Keep your eyes to the skies this Labor Day Weekend as swarms of nighthawks migrate south! The Common Nighthawk is a seldom encountered species in Maine — most Mainers will be more familiar with their cousin, the vocal Eastern Whip-poor-will — but in late August we see a spike in their sightings as large groups forage and migrate together.
Most large movements are reported in the early evenings, typically an hour or two before dusk. They are often seen traveling along river valleys or coastal routes but anecdotal evidence indicates they might also follow major roads. Nighthawks will feed while migrating so they will often linger in an area with lots of aerial insects, especially flying ants (which appear to be abundant recently). Here is a quick video of a large group I had over River Road in Windham yesterday (29 August 2019):
I’ve enjoyed picking through these flocks, attempting to age/sex individuals since local Maine birder Louis Bevier shared tips on this back in 2014 on the Maine-birds listserv. Unfortunately the photos/text he shared is no longer visible as photo sharing through flickr has changed, so here is my very quick primer on Common Nighthawk aging/sexing in flight:
Adult Male: Adults of both sexes show pale crescents on their throat but this appears whiter on males. Males also have white subterminal bands on their tails (see below). The white wing patches tend to be larger and cleaner white on males but I honestly have trouble distinguishing this, especially in the field, but the aforementioned field marks are easier to spot.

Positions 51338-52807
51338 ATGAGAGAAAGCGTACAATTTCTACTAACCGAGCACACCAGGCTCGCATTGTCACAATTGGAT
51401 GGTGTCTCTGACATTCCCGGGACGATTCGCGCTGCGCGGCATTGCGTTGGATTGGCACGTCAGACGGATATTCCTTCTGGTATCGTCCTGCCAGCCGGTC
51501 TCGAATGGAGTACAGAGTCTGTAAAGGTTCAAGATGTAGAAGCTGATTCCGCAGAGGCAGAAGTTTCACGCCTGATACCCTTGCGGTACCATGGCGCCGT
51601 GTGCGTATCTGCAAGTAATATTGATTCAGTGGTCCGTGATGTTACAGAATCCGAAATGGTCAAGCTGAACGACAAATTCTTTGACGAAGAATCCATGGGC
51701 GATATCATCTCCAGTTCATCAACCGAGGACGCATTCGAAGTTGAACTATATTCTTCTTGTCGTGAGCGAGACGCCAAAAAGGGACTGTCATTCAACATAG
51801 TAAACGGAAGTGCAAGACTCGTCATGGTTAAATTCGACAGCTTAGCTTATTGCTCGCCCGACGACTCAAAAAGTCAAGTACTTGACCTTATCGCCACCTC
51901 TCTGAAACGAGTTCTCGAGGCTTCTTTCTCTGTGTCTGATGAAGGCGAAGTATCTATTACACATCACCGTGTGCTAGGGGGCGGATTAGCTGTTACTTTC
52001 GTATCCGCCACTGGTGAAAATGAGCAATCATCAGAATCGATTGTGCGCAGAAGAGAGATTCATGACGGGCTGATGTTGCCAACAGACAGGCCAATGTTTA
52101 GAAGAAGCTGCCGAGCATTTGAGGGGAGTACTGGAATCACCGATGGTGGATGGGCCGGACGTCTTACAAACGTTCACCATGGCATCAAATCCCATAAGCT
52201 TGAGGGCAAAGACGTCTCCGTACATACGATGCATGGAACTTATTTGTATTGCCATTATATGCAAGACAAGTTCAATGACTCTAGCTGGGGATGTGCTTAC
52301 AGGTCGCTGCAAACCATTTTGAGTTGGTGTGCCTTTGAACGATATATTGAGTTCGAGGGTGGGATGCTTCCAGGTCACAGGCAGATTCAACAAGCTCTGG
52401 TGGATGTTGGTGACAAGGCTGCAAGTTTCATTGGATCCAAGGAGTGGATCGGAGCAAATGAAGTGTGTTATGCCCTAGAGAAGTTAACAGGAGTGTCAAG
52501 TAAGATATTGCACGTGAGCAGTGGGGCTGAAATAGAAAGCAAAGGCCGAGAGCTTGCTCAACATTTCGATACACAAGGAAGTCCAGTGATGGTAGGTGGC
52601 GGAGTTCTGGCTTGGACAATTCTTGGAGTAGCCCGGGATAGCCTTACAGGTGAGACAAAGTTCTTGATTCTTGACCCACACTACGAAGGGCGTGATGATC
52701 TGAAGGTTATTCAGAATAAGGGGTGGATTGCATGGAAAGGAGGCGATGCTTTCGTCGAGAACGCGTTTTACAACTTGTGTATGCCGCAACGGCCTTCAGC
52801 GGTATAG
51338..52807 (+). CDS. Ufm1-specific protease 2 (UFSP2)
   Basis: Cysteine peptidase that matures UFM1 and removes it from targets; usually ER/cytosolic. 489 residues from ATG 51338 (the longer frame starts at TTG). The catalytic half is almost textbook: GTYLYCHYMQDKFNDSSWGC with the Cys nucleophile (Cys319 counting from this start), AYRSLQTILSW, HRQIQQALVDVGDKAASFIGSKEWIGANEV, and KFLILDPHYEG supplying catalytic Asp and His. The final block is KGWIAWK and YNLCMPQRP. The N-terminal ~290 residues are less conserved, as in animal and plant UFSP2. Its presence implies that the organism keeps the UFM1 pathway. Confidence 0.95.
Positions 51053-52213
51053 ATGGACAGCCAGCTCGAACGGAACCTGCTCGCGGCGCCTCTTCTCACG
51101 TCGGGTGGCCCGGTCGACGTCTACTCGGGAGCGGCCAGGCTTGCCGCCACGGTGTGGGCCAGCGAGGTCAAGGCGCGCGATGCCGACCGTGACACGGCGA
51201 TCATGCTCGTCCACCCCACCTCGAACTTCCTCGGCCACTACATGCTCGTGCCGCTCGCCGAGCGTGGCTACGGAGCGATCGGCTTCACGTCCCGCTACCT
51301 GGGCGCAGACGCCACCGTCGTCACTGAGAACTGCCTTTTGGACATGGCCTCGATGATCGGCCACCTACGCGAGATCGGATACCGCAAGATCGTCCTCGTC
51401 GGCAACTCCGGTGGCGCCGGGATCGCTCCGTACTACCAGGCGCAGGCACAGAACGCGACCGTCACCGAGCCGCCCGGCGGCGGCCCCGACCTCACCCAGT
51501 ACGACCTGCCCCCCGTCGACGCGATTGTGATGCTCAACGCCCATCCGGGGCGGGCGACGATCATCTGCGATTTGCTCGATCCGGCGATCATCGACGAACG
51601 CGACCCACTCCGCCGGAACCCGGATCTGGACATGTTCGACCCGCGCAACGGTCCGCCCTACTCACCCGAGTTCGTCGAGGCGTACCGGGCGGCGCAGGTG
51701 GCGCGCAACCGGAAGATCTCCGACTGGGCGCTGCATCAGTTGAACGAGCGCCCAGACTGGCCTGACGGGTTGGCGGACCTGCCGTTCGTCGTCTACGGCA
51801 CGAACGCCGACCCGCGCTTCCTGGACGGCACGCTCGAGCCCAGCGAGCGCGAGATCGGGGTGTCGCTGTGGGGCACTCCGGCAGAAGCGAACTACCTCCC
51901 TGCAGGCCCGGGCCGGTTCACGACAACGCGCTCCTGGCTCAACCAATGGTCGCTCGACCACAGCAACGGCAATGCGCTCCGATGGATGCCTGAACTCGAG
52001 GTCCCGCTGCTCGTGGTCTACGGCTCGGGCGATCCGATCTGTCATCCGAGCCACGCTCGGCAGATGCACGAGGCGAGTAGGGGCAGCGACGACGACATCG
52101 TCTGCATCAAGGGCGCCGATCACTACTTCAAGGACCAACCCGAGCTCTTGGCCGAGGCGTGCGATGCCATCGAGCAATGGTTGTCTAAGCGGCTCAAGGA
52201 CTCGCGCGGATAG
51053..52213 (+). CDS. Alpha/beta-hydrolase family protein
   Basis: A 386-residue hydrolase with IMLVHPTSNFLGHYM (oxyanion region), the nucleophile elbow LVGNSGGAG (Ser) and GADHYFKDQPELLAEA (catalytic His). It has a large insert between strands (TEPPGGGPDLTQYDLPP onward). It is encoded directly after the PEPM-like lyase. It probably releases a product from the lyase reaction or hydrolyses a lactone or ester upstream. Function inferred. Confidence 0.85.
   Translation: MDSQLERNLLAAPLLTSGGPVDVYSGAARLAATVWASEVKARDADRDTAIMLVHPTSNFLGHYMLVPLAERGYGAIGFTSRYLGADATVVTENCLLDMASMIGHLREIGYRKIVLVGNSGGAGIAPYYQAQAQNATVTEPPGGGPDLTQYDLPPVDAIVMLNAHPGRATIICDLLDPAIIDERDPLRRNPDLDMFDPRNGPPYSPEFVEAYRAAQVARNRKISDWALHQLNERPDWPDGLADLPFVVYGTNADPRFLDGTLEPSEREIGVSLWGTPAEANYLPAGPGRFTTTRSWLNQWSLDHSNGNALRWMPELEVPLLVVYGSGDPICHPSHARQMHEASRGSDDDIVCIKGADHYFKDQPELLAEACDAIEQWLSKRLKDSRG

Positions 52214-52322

Adult Female: Similar to the adult male (described above) but note the typically buffier color on the throat crescent. Also, females generally lack the white subterminal that is distinctive on males (note the very limited white tail band in the female photo at the beginning of this article).
Juvenile: No white or buff in the throat. White wing patches are smaller than adult males but can apparently overlap with some adult females.
You can check eBird for sightings near you by following this link: 2019 Common Nighthawk sighting in Maine
Have a safe and birdy Labor Day weekend!